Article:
Budget 2017: Economic forecasts do not include Brexit divorce bill

Jasper Jolly
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The Brexit divorce bill could be as high as £53bn (Source: Getty)

Economic forecasts relied on by chancellor Philip Hammond in his Budget make no allowance for a so-called Brexit divorce bill, likely adding a significant extra burden to public finances.

The independent Office for Budget Responsibility (OBR), which produces the forecasts, said: "No allowance for any one-off or ongoing EU exit-related payments – the ‘divorce settlement’ – can be made until more information becomes available."

Hammond today set aside an extra £3bn for Brexit preparations, on top of £700m already spent. However, that money only covers the cost of work carried out by civil servants, not the money the UK is likely to pay to the EU to cover commitments already made.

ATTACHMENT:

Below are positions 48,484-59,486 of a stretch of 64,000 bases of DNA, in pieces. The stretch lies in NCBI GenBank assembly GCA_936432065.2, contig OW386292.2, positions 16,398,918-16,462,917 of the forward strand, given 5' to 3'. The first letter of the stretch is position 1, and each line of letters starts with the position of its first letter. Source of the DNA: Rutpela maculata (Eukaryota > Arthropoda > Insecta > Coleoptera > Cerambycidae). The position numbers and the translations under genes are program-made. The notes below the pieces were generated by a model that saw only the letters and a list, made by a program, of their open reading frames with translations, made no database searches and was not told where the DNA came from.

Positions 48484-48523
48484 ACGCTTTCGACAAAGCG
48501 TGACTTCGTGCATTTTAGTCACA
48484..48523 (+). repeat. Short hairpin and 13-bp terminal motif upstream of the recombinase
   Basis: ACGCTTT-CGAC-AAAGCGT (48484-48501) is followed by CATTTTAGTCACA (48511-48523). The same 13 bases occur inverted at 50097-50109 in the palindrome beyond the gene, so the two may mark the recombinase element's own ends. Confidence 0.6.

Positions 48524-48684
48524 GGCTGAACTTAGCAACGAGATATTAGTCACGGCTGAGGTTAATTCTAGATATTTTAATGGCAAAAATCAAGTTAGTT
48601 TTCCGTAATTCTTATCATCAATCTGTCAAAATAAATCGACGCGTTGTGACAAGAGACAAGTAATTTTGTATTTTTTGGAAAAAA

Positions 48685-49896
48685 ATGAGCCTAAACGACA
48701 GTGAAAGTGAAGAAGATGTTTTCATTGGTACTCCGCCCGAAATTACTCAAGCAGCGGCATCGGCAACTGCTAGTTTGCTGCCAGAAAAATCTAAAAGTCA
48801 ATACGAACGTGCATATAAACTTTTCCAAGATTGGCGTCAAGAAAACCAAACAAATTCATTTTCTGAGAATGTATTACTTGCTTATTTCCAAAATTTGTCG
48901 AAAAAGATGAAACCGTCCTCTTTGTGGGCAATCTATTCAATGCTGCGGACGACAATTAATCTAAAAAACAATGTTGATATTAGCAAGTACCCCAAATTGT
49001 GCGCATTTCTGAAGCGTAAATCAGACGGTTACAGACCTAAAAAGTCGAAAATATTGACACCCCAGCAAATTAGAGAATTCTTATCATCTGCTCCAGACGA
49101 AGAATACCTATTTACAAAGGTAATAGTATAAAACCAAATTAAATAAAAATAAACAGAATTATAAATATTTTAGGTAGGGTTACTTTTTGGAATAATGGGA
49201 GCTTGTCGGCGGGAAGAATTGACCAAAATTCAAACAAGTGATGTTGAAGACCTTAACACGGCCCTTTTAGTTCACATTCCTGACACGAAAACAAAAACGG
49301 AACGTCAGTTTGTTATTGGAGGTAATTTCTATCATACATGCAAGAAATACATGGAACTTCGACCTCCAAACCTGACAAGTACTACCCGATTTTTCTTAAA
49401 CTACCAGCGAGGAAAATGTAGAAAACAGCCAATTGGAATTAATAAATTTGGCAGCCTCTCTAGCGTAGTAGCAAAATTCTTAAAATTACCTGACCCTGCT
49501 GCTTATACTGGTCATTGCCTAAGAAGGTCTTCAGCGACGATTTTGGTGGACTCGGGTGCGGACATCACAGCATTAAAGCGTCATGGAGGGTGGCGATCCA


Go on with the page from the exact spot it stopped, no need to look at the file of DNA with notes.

Read more: These are the winners and losers from the Autumn Budget

Some estimates of the divorce bill put the figure likely to be demanded by the EU as high as €60bn (£53bn). Recent media reports have claimed the government could offer the EU a payment of around €40bn.

An extra payment in the billions of pounds would likely make Hammond's target of balancing the books by 2025 even harder.

Weak productivity forecasts from the OBR meant the chancellor had much less elbow room for extra spending, although he still found some room to increase spending in the near term.

Read more: Budget 2017: Government's economic forecasts revised down significantly

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